factors are the "specific failure of the contractor and the
excuses ... made by the contractor for such failure" and "the
urgency of the need ... and the period of time which would be
required to obtain sources as compared with the time in which
delivery could be obtained from the delinquent contractor."
Printing Procurement Regulation (hereafter PPR), GPO Pub. 305.3
(Rev. 10-90), Chap. XIV, Sec. 1,  3.c.(3)

Under the "Default" clause, a failure to timely deliver
conforming supplies may result in an immediate termination for
default.  The Standard Register Co., Inc., GPOBCA 25-94 (March
23, 1998), slip op. at 8, 1998 WL 350448; Artisan Printing Inc.,
supra at 8.  A failure to deliver acceptable preproduction items,
however, is not a failure to deliver "supplies" since that term
is understood to refer to the end items required by the contract.
Bailey Specialized Bldgs., Inc. v. United States, 404 F.2d 355
(Ct. Cl. 1968); see John Cibinic. Jr. & Ralph C. Nash, Jr.,
Administration of Government Contracts 928-9 (Third ed. 1995).
Rather, it is typically viewed as a failure to make progress,
thereby endangering ultimate performance, i.e., delivery of an
acceptable product by the required date.  System Dev. Corp.,
VABCA 1976, 87-2 BCA  19,946.  Before a contract may be
terminated for default for a failure to make progress, in most
cases the Respondent must notify the contractor of the failure
and allow a reasonable period for the contractor to cure the
failure.5  Artisan Printing Inc., supra, at 8.  The notification
is made through a "Cure Notice" which allows for a 10-day cure
period or for a shorter period that the contracting officer
determines to be reasonable.  GPO Contract Terms, Contract
Clauses,  20; PPR, Chap. XIV, Sec. 1,  3.c.(2).  A default
termination properly may ensue after expiration of the cure
period if the contractor fails to respond to the "Cure Notice,"
or provides less than adequate assurances that the problem has
been or is in the process of being cured so that performance is
no longer endangered and that the work will be completed on time.
Lisbon Contractors, Inc. v. United States, 828 F.2d 759 (Fed.
Cir. 1987); Composite Laminates, Inc. v. United States, 27 Fed.
Cl. 310 (1992); Lopez Machine Works, Inc., ASBCA 45509, 97-1 BCA
 28,622; John F. Lehnertz, AGBCA 77-132, 78-1 BCA  12,895;
Dozie I. Rienne, ENGBCA 5711, 91-1 BCA  23,432; RFI Shields-
Rooms, ASBCA 17374, 77-2 BCA  12,714.
In this case the Appellant responded almost immediately to the
Contracting Officer's "Cure Notice."  In that response the
Appellant explained that (1) the etching process required is not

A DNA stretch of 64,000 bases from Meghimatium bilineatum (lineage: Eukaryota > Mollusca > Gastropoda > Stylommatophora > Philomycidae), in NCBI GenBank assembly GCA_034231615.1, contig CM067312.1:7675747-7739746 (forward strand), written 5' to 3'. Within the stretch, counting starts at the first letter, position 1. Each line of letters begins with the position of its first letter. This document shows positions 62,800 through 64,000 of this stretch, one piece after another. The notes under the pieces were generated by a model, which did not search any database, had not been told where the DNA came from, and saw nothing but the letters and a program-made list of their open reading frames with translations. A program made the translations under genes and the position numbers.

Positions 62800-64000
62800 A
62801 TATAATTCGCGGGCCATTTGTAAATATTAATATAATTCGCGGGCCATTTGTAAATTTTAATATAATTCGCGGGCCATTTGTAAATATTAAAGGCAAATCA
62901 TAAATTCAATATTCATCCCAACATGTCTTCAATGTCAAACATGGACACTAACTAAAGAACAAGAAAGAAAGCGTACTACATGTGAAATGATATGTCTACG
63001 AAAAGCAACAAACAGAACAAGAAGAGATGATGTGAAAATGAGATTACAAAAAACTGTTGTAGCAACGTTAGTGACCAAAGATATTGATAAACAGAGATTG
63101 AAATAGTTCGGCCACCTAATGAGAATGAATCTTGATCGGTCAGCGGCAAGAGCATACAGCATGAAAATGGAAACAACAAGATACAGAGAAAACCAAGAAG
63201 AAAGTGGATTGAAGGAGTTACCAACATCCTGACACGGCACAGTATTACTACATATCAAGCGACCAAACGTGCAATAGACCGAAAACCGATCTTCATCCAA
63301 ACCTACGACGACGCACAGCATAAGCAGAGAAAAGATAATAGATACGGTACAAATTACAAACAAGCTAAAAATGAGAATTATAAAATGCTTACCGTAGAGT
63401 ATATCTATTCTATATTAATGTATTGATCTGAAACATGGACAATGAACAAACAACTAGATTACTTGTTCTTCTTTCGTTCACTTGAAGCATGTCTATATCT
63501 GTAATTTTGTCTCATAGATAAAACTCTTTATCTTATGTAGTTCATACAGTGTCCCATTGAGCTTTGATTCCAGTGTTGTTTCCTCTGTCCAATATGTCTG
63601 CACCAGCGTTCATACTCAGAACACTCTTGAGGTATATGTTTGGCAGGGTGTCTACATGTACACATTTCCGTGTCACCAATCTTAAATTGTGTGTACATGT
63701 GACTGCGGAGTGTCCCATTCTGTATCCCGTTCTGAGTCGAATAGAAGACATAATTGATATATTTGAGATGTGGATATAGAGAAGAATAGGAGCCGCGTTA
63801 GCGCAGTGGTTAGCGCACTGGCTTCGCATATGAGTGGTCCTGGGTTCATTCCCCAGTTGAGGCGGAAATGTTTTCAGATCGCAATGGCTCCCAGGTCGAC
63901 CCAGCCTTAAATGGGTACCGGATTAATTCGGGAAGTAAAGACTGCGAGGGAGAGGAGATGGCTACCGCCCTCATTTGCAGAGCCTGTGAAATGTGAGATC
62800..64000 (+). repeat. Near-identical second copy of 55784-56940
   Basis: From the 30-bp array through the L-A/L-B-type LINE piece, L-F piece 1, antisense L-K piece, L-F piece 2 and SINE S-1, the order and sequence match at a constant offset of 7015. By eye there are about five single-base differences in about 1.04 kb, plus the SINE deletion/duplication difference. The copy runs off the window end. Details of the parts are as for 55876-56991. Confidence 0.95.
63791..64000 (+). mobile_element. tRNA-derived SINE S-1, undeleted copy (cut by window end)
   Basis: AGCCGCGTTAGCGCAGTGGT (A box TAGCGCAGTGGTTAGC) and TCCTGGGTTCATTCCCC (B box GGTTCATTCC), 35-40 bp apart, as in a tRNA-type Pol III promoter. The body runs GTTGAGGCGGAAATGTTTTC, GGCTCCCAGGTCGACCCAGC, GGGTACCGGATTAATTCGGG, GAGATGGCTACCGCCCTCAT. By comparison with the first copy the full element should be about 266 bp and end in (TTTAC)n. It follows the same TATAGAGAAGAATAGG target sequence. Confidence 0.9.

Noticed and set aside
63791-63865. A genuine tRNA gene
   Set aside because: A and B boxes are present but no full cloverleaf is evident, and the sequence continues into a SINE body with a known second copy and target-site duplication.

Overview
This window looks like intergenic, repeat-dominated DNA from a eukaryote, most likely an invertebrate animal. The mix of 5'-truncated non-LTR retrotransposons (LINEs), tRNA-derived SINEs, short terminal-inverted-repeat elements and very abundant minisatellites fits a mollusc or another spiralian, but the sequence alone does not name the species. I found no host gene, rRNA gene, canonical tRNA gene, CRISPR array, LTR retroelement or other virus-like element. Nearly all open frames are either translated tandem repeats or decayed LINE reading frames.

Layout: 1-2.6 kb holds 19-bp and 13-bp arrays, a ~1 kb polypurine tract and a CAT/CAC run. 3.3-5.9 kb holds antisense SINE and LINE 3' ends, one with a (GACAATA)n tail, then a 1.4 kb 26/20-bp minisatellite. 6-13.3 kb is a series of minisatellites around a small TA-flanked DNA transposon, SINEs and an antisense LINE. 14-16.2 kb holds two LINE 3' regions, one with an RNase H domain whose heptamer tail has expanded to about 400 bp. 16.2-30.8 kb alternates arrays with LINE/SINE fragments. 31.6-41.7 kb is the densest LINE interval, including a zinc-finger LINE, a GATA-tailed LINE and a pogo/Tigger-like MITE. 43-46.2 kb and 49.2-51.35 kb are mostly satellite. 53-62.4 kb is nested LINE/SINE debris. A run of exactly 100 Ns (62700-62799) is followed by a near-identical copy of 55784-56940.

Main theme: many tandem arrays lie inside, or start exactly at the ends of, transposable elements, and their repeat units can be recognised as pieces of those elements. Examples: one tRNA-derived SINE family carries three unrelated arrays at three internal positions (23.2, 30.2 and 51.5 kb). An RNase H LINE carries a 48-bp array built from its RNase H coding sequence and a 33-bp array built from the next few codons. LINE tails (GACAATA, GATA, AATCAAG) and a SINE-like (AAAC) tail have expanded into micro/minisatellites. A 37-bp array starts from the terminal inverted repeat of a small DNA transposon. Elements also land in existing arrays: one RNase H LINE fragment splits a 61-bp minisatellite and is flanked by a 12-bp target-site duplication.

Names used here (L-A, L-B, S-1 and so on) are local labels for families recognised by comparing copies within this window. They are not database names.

done in the United States, (2) nevertheless the Appellant had
tried to produce the items in the United States because BLM
"requested it," (3) now that it had been determined that
satisfactory production could not take place in the United States
VATEX, which "does this type of job very often" and "suppl[ies]
other [government] agencies with etched metal products on the
average of once a month," was prepared to have it done overseas,
and (4) the time frame for production would require 10 to 14 days
for submission of  new preproduction samples and three weeks from
proof approval to final delivery.  The Contracting Officer
reacted to this explanation by seeking CRB concurrence in a
default termination, explaining to the CRB only that the
contractor had not been required to produce the items in the
United States, and that the contractor now wanted an additional
five weeks.

As the Board has stated on many occasions, a default termination
is a drastic action which may be taken only for good cause and on
the basis of solid evidence, with the Respondent having the
burden of proving the basis for default.  Artisan Printing Inc.,
supra, at 7; K.C. Printing Co., GPOBCA 2-91 (February 22, 1995),
slip op. at 10, 1995 WL 488531; Sterling Printing, Inc., GPOBCA
20-89 (March 28, 1994), slip op. at 32-33, 1994 WL 275104.  The
record adequately establishes that the Appellant, by virtue of
its effort to manufacture pins in the United States, could not
have delivered acceptable lapel pins by the contract delivery
date of January 12, 1996-the Appellant's response to the January
11, 1996 "Cure Notice" indicated that it needed an additional
4-1/2 to 5 weeks from when it learned of the rejection of its
samples to provide new samples and deliver the production
quantity.  Thus, assuming that the same additional time  also
would have been required had the Appellant been notified of the
sample rejection on December 18, 1995, when the second sample was
received by BLM,  it is apparent that the Appellant could not
have delivered an acceptable product by January 12.

The problem for GPO here, however, is that the January 12 date
lost the significance that was attached to it initially as the
contract delivery date.  First, the issuance of the "Cure Notice"
on January 11 with its 3-day cure period indicated that the
Contracting Officer no longer considered January 12 to be a
viable delivery date, since cure notices are not to be issued if
the time remaining for contract performance is insufficient to
permit a realistic cure period.  PPR, Chap. XIV, Sec.1, 
3.c.(2); Graphics Image, Inc., supra.  Second, the Government's
delay in notifying the Appellant that the preproduction samples
were unacceptable automatically extended the contract delivery
date.  The purchase order stated that the Government would hold
the sample 1 workday.  GPO's "Notice of Compliance With
Schedules" clause, GPO Contract Terms, Contract Clauses,  12,
incorporated by reference into the contract, provides that in the
event of a Government delay the delivery schedule "will be